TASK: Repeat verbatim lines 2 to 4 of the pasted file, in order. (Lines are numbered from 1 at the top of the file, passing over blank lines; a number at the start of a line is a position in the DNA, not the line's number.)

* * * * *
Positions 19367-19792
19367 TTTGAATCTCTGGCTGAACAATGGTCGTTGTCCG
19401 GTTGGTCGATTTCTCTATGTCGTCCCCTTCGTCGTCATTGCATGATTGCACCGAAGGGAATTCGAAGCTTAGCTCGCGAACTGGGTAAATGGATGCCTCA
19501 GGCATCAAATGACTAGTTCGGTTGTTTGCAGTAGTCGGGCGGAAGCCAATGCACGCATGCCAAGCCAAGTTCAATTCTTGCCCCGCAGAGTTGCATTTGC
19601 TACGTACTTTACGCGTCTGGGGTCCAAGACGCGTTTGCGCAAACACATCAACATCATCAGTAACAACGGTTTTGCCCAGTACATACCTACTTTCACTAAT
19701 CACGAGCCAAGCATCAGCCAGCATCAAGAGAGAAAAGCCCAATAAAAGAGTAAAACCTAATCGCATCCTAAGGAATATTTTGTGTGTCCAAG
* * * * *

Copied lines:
19367 TTTGAATCTCTGGCTGAACAATGGTCGTTGTCCG
19401 GTTGGTCGATTTCTCTATGTCGTCCCCTTCGTCGTCATTGCATGATTGCACCGAAGGGAATTCGAAGCTTAGCTCGCGAACTGGGTAAATGGATGCCTCA
19501 GGCATCAAATGACTAGTTCGGTTGTTTGCAGTAGTCGGGCGGAAGCCAATGCACGCATGCCAAGCCAAGTTCAATTCTTGCCCCGCAGAGTTGCATTTGC